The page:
Simpson on Raising the Retirement Age to 68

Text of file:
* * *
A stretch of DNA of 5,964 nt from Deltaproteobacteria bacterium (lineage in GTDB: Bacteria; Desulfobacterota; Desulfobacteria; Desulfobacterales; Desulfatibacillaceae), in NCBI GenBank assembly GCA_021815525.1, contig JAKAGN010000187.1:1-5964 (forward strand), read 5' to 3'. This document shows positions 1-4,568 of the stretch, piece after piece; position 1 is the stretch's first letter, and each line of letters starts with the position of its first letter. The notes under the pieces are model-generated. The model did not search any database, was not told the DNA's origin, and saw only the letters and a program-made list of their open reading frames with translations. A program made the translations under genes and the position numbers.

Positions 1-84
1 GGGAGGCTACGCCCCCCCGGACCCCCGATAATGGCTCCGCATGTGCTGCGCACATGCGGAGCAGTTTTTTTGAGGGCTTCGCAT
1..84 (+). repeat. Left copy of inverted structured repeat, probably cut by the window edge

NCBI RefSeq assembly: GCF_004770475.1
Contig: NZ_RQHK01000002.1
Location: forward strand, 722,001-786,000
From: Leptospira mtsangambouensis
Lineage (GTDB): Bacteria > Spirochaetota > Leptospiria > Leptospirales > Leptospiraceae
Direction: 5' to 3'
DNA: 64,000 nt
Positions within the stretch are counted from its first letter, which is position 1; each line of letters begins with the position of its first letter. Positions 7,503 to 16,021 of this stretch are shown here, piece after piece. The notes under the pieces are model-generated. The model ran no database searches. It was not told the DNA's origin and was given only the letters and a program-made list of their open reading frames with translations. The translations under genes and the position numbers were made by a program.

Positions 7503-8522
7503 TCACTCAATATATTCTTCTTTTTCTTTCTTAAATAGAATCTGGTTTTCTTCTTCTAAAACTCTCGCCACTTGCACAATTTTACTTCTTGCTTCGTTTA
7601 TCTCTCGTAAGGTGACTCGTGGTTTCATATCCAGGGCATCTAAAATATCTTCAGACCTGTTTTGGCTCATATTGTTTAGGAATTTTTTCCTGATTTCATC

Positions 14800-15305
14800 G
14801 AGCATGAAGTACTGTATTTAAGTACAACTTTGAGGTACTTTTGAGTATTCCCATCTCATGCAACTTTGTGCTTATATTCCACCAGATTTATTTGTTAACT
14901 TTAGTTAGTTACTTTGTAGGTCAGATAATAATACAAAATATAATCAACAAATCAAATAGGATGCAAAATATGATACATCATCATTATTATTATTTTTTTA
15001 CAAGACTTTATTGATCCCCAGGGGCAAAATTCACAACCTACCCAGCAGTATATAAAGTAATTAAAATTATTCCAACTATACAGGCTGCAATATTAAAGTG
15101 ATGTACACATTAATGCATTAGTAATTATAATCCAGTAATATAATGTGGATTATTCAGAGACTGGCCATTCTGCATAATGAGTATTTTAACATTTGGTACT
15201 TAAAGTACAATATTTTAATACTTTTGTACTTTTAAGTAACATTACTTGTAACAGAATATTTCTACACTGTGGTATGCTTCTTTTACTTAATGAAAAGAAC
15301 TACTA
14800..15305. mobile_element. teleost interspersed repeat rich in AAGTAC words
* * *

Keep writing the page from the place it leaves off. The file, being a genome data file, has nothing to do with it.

Warren Buffett, Berkshire Hathaway CEO;former Sen. Alan Simpson, (R-WY); and Erskine Bowles, former chief of staff to President Clinton, discuss jobless claims and import prices, and the stalemate in Congress. “We tried to do the things that really made a difference for people who desperately need social security,” says Bowles.